Blackouts Megan Milks

In the follow-up to Justin Torres’s 2011 We the Animals, a story of queer kinship and lineage is forged upon absence and erasure.

Blackouts, by Justin Torres, Farrar, Straus and Giroux, 305 pages, $30

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Justin Torres’s Blackouts is that marvelous thing: a book at once steadily, exuberantly ambitious and an unstinting pleasure to read. The novel’s ambition is in its historical sweep and purposeful queering of the past, its formal surprises and structural dexterity. The pleasure is in the teasing sweetness between the two characters whose voices make the story, the scavenger hunt their many references send us on, and the carefully tuned pitch and precision of Torres’s sentences. The long-awaited follow-up to his acclaimed debut, Blackouts not only cements Torres’s status as one of our finest writers, it shows him to be, also, among our most generous.

It’s been twelve years since the release of that first book. We the Animals is a close, exquisitely wrought study of a mixed-race, intercultural family (white and Puerto Rican) struggling to get by in rural upstate New York—as seen through the eyes of its youngest, tenderest child. Viewing his youth through a doubled lens of painfully bright love and aching hurt, Torres’s unnamed, retrospective narrator longs for the uncomplicated belonging he had before his queerness led to his expulsion. We leave him in his late teens, institutionalized by his parents.

Blackouts, which is not strictly a sequel but can be read as a continuation of that story, trades in the familial focus of its predecessor for an exploration of queer kinship and cultural inheritance. Now twenty-seven, a writer who scrapes by on shift work and sex work, Torres’s narrator has traveled west, impelled to seek out an older man named Juan Gay, whom he had met a decade earlier when both were inpatients on a psychiatric ward. Juan, too, is queer and Puerto Rican, and in him, the narrator saw something of what he might aspire to become. “Juan transcended what I thought I knew about sissies,” he reflects. “When he spoke, he spoke in allusion, literarily . . . [he] wanted me to understand how little I knew about myself, that I was missing out on something grand: a subversive, variant culture; an inheritance.”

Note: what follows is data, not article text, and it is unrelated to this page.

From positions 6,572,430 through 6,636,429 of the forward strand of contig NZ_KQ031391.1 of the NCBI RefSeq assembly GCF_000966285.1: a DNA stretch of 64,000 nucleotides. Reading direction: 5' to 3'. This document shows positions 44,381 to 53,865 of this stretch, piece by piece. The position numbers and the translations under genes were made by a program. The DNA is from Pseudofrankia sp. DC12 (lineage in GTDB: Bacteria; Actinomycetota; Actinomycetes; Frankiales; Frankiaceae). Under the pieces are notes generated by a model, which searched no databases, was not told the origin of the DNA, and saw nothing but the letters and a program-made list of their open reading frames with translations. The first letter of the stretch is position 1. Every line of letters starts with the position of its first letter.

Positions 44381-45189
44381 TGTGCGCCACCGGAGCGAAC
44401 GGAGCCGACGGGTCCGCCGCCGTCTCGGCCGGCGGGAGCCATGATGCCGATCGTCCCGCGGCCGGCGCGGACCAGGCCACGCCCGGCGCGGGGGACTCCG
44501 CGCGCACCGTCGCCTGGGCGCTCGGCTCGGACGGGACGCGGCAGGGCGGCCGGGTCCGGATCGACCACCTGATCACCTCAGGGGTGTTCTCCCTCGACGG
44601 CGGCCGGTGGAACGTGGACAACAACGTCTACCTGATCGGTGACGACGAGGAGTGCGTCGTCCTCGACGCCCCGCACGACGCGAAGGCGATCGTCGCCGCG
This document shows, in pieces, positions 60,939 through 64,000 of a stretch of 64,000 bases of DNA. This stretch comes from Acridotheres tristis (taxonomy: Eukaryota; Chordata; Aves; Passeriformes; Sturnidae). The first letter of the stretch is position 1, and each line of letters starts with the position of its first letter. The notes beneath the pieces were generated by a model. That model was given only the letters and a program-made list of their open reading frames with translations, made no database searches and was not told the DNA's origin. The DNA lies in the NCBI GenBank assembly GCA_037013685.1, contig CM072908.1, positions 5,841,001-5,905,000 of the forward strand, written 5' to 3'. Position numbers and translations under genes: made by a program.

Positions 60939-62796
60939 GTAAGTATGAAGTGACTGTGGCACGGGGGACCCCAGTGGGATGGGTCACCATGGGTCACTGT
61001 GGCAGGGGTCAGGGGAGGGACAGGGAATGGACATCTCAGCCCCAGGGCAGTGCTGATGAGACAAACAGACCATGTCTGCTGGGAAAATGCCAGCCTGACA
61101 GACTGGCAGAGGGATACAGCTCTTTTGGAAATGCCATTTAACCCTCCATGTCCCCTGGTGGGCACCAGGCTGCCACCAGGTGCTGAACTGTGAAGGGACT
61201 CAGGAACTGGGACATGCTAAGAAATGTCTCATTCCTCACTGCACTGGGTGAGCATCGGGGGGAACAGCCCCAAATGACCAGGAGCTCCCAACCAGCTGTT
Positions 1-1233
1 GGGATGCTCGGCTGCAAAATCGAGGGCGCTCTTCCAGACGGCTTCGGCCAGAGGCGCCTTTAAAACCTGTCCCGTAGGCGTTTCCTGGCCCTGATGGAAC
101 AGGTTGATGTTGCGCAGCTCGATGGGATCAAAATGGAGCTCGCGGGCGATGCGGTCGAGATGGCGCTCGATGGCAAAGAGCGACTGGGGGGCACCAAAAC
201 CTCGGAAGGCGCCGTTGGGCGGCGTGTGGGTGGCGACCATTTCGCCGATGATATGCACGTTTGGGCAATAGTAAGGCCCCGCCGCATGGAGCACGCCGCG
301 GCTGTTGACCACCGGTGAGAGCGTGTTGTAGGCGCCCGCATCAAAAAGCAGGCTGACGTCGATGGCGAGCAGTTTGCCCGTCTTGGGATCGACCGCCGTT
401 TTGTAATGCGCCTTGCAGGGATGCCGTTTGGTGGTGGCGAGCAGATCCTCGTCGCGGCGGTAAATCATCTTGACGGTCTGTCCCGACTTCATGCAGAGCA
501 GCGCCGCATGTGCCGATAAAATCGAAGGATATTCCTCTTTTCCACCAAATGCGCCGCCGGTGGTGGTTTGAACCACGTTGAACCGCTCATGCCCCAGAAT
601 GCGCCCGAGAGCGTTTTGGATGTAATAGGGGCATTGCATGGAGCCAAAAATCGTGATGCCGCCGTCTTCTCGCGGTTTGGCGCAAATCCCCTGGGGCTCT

Now, the narrator finds Juan at a vaguely delineated desert residence known as “the Palace,” a former hotel, he thinks, turned into a home for elders. He stays with Juan in his room, sneaking in after visiting hours each night, and promises to finish what Juan, who is dying, can’t: some sort of “grand project.” Juan won’t say much more about it (yet); first, he wants to hear from the narrator. “Dígame,” Juan directs. Each night, in the dark, Juan lures the narrator into something like a confessional trance, steering him into sharing stories about his father, his mother (“make it terrible”), his recent breakup (“turn me on”).

Erudite, affectionate, wryly tart, Juan becomes the narrator’s mentor, queer father figure, romantic friend, therapist, confessor, home. He is the beat and breath of the book, and also a device, in that he’s the source of many of the novel’s intertextual references. Dropping quotes liberally, Juan bequeaths to the narrator a vast cultural archive that includes figures like Puerto Rican playwright Miguel Piñero, Black American writer and filmmaker Kathleen Collins, and Colombian American writer Jaime Manrique. Magnifying Juan’s generosity of knowledge, the narrator expands on these and other references through a “Blinkered Endnotes” appendix that lets us know, for example, that his promise to Juan mirrors the one that launches Juan Rulfo’s influential Pedro Páramo. Of all these sources, Argentine author Manuel Puig’s Kiss of the Spider Woman has primacy. Like that novel, Blackouts is rendered primarily in dialogue between two men largely confined to one room (in Puig’s, it’s a jail cell), where they exchange stories that pull the world inside these walls.